Grandtravelling: Machu Picchu
Photo Credit To Sierra MacNaughton. Diane & Granddaughter Sierra

Grandtravelling: Machu Picchu

“Machu Picchu has been a No. 1 bucket-list item for me ever since I studied the Incas in elementary school,” says Diane White of Nelson, BC.  “My granddaughter was aware of this and wanted to do the trip with me. I had done Road Scholar trips before and my experience was so wonderful that I felt I could trust them with my precious cargo! I was aware that Road Scholar was offering intergenerational trips, and I found one for the Incas and the Amazon.”

Intergenerational travelling or grandtravelling, as it’s sometimes called, is becoming increasingly popular. According to Despina Gakopoulos, public relations representative for Road Scholar, “Travelling and spending more time with grandchildren are most often at the top of the list of things people want to do when they have more free time. Road Scholar’s intergenerational programs are an opportunity to do both, and there is peace of mind in travelling with a group that has decades of experience planning these types of learning adventures.”

During the summer, Diane and her 19-year-old granddaughter, Sierra MacNaughton, headed off to Peru on their adventure to visit Machu Picchu, the only intact Incan city in the world, located high in the Andes Mountains, and the Peruvian Amazon, the second largest portion of the Amazonian rainforest, after Brazil.

Typically, days were full for Diane and Sierra, with an adventure in the morning, and another one after lunch. In the evening after dinner, there was usually a speaker, lecture or performance. A typical day was up for breakfast at 7:30, then a shuttle by boat or bus would take them to the starting point, where they would walk to their destinations for the morning.

“Activities were varied,” says Diane, “with activities like bird watching, visiting an Incan site or museum and, in the jungle, we went on many hikes and even climbed a 200-step, 120-foot scaffolding canopy tower. From the top of the platform, there were spectacular views of the jungle and the Tambopata River. The program also offered activities for the kids only, like a night jungle walk that focused on spiders and creepy things. They loved it!”

For Diane, a highlight of the trip was white-water rafting on the Urubamba River. “There were five of us in the boat,” she says, “two grandmothers, two granddaughters, and the guide. We had to paddle like crazy to fight the waves and current. I had white-water rafted before, but this was more exciting. At one point, our raft actually folded in half, but we all stayed inside!”

Another memorable activity for Diane was sand duning. “It was a first for both Sierra and me,” she says. “We wore goggles and were in open dune buggies. The grandkids and grandparents were in separate buggies, so the kids could enjoy more of an adventure. After a slow start, the grandparents in my buggy got used to the fact that we were not going to die and encouraged our driver to go faster!”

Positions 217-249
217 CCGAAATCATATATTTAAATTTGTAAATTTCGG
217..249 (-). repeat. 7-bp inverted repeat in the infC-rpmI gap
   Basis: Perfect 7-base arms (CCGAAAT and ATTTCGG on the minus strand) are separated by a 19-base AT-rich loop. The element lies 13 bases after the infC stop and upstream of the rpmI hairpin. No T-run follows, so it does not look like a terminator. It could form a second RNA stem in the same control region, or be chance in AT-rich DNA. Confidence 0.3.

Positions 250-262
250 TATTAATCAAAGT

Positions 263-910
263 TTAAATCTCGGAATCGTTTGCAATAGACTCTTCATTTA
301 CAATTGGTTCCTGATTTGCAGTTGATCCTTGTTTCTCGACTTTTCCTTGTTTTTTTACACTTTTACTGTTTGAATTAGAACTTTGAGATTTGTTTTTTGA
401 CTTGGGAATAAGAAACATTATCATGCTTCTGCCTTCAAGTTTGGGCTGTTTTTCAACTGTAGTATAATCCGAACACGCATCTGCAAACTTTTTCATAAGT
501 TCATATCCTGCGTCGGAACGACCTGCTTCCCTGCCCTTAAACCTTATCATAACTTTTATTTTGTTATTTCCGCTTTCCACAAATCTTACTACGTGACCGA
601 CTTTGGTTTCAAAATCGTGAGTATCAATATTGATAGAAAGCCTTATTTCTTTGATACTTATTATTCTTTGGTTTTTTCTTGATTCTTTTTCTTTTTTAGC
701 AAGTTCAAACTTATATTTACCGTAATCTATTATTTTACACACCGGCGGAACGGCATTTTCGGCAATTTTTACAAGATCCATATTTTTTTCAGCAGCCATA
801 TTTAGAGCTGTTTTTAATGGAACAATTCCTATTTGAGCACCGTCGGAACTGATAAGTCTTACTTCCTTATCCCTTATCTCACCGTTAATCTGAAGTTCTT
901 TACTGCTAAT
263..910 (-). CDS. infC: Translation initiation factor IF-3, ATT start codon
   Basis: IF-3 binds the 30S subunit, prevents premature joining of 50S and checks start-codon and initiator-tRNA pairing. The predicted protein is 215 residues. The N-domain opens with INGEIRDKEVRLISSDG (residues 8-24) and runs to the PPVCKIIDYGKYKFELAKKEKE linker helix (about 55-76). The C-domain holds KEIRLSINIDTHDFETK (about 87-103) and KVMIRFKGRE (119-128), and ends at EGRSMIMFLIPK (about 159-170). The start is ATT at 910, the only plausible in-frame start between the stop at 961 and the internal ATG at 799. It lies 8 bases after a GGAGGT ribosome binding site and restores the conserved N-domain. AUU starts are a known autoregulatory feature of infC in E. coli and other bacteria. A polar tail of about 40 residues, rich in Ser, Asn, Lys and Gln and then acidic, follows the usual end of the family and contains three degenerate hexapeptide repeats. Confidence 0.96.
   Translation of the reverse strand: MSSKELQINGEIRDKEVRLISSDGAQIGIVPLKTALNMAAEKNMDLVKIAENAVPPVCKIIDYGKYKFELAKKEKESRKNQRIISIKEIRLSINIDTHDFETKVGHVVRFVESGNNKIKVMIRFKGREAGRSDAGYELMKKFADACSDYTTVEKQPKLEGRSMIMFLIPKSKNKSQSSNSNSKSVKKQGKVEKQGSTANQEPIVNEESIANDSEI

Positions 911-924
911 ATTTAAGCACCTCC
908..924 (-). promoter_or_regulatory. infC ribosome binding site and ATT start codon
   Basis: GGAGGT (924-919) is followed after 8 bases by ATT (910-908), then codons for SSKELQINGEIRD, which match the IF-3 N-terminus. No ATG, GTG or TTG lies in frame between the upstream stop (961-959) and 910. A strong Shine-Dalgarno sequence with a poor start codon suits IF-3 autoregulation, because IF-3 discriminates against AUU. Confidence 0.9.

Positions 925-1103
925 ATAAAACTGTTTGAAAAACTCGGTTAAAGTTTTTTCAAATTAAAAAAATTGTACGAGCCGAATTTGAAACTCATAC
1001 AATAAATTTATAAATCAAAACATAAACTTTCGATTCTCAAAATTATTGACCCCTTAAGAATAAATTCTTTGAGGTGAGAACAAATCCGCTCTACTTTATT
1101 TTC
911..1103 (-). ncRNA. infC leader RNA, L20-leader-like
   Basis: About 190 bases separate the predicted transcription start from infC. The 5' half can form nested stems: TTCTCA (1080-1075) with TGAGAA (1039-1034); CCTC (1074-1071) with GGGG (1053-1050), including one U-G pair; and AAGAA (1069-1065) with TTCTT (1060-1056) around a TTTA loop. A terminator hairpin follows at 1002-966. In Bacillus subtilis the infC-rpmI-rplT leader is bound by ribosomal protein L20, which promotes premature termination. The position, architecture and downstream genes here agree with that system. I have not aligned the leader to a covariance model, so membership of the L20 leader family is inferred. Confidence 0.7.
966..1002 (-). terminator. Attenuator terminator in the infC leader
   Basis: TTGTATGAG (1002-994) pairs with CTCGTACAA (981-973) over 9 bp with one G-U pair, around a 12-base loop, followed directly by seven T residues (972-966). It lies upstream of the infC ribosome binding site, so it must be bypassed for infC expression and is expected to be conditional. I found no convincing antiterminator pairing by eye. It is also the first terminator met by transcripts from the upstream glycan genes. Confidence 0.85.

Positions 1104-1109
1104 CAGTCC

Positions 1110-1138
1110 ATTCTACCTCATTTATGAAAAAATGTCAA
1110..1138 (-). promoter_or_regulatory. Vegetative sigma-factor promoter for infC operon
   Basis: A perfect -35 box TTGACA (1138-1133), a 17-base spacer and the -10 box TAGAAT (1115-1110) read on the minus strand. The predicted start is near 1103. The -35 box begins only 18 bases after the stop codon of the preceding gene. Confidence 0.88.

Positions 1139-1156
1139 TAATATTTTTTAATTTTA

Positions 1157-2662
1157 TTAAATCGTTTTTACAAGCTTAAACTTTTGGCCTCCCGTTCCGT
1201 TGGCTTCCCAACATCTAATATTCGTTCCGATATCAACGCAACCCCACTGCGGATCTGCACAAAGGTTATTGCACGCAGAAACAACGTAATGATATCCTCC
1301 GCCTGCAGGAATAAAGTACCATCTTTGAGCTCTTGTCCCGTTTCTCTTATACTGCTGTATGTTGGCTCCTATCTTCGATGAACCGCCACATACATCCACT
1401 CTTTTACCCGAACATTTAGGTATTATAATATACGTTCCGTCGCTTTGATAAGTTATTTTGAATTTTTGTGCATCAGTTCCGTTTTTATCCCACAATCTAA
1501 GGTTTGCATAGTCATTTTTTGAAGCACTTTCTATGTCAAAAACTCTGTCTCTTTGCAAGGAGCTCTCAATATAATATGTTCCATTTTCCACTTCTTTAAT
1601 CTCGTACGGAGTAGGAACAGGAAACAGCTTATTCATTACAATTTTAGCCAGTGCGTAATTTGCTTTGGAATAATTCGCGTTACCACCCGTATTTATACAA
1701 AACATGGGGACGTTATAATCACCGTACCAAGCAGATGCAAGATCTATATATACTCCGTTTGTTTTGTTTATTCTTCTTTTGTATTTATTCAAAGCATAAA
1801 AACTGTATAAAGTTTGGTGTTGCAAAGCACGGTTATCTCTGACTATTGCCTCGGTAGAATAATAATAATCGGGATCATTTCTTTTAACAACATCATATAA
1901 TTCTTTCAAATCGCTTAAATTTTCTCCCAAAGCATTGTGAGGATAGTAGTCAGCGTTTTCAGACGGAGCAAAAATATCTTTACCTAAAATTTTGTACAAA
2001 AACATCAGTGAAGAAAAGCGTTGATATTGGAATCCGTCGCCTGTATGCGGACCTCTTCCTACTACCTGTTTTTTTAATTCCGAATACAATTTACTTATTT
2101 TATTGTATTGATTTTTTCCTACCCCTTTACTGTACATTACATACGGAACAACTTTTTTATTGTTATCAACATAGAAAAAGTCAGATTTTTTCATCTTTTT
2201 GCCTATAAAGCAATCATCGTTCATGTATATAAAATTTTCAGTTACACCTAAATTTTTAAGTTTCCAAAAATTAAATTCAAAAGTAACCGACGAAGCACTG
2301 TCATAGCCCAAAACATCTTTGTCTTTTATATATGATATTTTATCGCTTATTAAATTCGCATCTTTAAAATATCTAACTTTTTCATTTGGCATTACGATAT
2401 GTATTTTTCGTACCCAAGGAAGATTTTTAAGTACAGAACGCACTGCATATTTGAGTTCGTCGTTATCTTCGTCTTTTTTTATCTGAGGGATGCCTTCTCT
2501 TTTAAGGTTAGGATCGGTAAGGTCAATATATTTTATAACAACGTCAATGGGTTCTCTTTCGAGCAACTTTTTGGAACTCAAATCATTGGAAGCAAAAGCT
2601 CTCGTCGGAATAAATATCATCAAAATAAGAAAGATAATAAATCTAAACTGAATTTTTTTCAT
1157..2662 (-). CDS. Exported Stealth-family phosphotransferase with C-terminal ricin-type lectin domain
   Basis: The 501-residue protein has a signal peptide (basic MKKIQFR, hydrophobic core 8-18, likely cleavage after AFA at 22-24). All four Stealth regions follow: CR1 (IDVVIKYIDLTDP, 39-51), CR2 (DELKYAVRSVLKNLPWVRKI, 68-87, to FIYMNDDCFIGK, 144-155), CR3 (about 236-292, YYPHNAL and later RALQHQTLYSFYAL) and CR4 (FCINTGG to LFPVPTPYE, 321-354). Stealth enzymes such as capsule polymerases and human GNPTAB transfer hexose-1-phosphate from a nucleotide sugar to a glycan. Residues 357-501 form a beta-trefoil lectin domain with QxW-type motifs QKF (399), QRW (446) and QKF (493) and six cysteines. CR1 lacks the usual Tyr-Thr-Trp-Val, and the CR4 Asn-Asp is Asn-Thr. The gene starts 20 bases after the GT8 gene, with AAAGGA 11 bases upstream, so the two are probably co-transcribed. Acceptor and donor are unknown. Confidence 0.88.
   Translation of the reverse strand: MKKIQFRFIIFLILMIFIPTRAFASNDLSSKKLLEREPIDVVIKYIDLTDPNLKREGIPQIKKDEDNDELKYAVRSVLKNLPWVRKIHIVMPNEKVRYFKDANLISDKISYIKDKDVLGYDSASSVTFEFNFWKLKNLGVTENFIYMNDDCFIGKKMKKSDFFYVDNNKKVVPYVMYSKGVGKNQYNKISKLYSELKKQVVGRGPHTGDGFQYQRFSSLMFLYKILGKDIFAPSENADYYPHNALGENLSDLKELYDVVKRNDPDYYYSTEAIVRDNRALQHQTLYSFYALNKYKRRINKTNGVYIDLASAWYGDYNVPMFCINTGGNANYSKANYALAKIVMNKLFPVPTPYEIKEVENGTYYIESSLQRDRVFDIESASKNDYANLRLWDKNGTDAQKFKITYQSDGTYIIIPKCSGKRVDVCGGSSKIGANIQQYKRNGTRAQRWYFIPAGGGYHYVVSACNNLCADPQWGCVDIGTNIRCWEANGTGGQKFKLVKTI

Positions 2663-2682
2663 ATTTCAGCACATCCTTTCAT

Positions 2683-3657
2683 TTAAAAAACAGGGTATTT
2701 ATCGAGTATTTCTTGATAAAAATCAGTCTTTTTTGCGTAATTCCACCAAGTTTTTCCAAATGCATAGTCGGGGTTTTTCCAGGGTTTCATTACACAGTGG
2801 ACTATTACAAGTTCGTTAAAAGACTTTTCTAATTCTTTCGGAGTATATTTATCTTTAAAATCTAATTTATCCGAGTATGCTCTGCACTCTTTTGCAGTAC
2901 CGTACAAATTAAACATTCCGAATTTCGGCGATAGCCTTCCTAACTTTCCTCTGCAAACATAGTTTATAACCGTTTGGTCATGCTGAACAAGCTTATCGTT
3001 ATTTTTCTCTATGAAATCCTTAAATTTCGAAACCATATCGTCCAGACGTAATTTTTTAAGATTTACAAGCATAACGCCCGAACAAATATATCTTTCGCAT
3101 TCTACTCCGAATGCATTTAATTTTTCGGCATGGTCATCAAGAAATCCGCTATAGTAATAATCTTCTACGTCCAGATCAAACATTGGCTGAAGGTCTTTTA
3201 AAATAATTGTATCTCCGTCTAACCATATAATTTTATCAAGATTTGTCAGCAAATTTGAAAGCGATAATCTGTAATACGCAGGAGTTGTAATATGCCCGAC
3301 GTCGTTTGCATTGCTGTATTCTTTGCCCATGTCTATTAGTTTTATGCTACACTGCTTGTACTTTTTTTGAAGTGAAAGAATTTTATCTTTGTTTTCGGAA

Sierra’s favourite part of the trip was exploring Machu Picchu. “I enjoyed climbing up to the Guard House and seeing an overview of it in its entirety,” she says. The Guard House marks the original entrance to Machu Picchu and is perched at the top of several rock-walled terraces, where you have a panoramic view of the entire urban and agricultural areas and the over 3,000 stone steps linking the different levels.

Travel companies are responding to the increased interest in grandtravelling. “We increase capacity in our intergenerational programs by 10 per cent each year,” says Gakopoulos, “as well as adding new programs. Typically, a large number of our participants are between ages 68-74, although, of course, we also serve people who are older or younger. With the oldest Boomers having turned 70 last year, they are moving into this age range in big numbers and we expect growth in proportion to the Boomers. Generally, 60 per cent of participants in Road Scholar programs are women.”

In Diane’s group of 20, there were two couples and the rest were grandmothers with their grandkids who ranged from 15-19. “I think the bonds between the kids and their grandparents grew strong on this tour,” she says, “as we all had that family connection in common. The kids got along well and, although my granddaughter and I were the only Canadians on this trip, it did not make a difference.”

“I think anyone would enjoy a Road Scholar trip,” Diane continues, “as they are safety conscious, focused on learning, and range in activity level from not active to very active. The accommodations, while not 5-star, are always nice, clean and comfortable. The food is plentiful and the guides are wonderful. Our guide had a degree in history with a particular interest in Machu Picchu, so he was very excited to relay all sorts of history. In fact, his theory on the Incas was embraced by Cornell University and, right after our trip, he was invited there as a guest speaker.”

But maybe most importantly, an intergenerational trip allows for a different relationship dynamic between grandparent and grandchild, without the parents along for the experience. “It changed our relationship,” says Diane thoughtfully, “as I began to see Sierra as more mature during our trip. This was based on how she conducted herself on the trip and how she was with the other people in the group – both younger and older.”

What an exceptional, adventuresome way to have fun with grandkids and strengthen those bonds.

Diane and Sierra’s 5 tips on how to make the most of your intergenerational travel experience:

* Make sure both grandparent and grandchild get to pick an activity
* Keep an open mind about activities, you may have fun
* Don’t worry about the small stuff, laugh it off
* Plan ahead while allowing for spontaneity
* Experience the local culture and history as much as possible

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